Xyotax has failed to meet the primary endpoint in another two Phase III non-small-cell lung cancer trials, but Cell Therapeutics Inc. intends to file for approval based on the drug's superior safety profile.
While results from the Stellar 2 and 4 trials were somewhat disappointing, the Seattle-based company's stock (NASDAQ:CTIC) fell only 12 cents Monday to close at $3.67. Investors might have expected the news, after Stellar 3 results in March showed the product missed its primary endpoint and had only an equivalent survival efficacy to paclitaxel used with carboplatin. The company's stock fell 47.5 percent when that news was made public. (See BioWorld Today, March 8, 2005.)
The Stellar studies were designed to show that Xyotax could increase the overall survival of patients while reducing serious side effects associated with the treatment of first-line or second-line NSCLC. Both Stellar 2 and 4 demonstrated equivalent survival and significant reductions in serious side effects when compared to either docetaxel or gemcitabine/vinorelbine. They both, however, missed the primary endpoints of superior overall survival.
Since Xyotax has shown itself to be as effective as conventional therapy, but less toxic and better tolerated, Cell Therapeutics plans to continue its talks with the FDA regarding the filing of a new drug application. The company previously had said it would file in the third quarter, but that was bumped back a month or two following the Stellar 3 results in March. If approved, a launch could occur in 2006.
In Stellar 4, patients receiving Xyotax had a median survival of 7.3 months and two-year survival of 15 percent, compared with 6.6 months and 10 percent for patients receiving either gemcitabine or vinorelbine. The drug was being evaluated as a first-line treatment of poor performance status patients with NSCLC.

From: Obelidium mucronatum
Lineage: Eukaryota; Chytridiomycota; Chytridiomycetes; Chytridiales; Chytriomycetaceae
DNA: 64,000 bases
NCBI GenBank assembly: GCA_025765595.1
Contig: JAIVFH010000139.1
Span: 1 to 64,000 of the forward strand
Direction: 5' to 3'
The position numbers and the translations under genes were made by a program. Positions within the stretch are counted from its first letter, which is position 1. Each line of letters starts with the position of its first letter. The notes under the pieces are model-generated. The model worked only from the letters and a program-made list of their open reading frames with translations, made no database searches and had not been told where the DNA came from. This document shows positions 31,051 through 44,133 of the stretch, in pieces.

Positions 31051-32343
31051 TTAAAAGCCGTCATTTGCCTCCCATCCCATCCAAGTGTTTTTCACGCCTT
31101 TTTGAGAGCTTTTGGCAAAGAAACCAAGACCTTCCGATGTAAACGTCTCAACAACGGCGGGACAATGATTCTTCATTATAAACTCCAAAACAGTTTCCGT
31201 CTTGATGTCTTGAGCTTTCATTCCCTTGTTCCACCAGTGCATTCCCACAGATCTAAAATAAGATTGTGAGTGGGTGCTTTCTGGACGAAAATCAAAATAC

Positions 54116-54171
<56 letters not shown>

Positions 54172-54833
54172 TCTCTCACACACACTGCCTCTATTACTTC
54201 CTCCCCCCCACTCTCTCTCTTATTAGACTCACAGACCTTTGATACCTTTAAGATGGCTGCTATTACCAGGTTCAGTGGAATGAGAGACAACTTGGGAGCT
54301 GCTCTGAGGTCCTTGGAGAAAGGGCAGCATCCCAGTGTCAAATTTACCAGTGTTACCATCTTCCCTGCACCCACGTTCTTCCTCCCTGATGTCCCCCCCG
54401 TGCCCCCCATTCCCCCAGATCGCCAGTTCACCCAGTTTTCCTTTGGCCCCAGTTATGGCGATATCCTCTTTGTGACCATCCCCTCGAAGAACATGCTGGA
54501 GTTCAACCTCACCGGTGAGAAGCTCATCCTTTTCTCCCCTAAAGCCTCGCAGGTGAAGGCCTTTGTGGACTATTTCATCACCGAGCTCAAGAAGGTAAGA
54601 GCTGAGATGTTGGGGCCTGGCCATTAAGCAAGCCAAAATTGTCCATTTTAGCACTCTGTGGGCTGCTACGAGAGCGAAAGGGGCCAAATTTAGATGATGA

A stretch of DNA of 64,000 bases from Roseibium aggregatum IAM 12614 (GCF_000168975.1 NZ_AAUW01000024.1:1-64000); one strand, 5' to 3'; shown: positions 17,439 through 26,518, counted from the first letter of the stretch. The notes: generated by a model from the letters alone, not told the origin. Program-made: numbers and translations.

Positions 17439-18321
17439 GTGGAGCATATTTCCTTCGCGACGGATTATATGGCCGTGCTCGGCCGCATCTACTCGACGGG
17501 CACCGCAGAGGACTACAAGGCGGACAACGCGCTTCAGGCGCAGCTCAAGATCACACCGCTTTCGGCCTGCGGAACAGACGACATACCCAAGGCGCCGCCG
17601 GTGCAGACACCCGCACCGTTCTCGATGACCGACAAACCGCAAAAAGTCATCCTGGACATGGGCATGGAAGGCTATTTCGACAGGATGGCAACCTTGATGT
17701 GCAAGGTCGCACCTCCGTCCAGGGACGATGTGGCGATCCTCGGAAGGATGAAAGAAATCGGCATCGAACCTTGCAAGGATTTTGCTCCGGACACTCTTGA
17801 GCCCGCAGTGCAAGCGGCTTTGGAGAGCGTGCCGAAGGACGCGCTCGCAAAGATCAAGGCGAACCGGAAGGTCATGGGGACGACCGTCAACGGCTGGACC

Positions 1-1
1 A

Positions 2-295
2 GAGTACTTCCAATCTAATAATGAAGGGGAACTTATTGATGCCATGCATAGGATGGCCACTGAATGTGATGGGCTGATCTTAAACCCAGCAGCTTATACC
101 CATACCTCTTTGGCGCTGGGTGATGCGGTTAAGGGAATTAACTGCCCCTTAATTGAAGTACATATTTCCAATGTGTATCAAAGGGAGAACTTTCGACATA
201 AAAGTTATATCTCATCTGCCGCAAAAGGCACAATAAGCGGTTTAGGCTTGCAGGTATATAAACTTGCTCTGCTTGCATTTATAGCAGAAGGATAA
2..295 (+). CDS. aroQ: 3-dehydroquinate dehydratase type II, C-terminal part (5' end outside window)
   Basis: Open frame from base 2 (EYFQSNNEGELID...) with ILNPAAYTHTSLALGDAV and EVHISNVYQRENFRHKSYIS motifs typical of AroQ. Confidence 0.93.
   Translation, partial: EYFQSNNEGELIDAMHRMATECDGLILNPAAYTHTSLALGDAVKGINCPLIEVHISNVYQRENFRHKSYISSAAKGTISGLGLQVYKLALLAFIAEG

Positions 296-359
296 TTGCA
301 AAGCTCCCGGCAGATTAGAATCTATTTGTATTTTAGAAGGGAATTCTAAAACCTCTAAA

Despite the missed endpoint, Xyotax patients experienced a significant reduction in all cardiac toxicities, gastrointestinal side effects, nausea and vomiting, and severe hematologic toxicities including anemia, neutropenia and thrombocytopenia. Significantly more patients (p=0.003) completed six courses of therapy on the Xyotax arm compared with the control arm. Grade III and IV neuropathy, however, was observed more frequently on the Xyotax arm.
In Stellar 2, researchers evaluated Xyotax vs. docetaxel for the second-line treatment of NSCLC. Both arms had a 6.9-month median survival, but Xyotax-treated patients experienced significantly fewer hematologic side effects than patients on the docetaxel arm, including Grade III or IV infections, severe neutropenia and febrile neutropenia. They also had a reduction in hair loss, fatigue, asthenia, breathing problems, severe hypoxia, mucositis and ocular toxicity. Severe neuropathy was higher on the Xyotax arm, at a dose of 210 mg/m2.
Patients in both trials were administered a 10-minute infusion of Xyotax without steroids and other premedications. Preclinical studies have indicated that Xyotax is preferentially trapped in the tumor blood vessels allowing more dose of chemotherapy to localize there, instead of in regions of normal tissue.
In March, Cell Therapeutics initiated a Phase III trial of Xyotax in 1,550 ovarian cancer patients. The product, which is paclitaxel linked to a polyglutamate chain, is not partnered.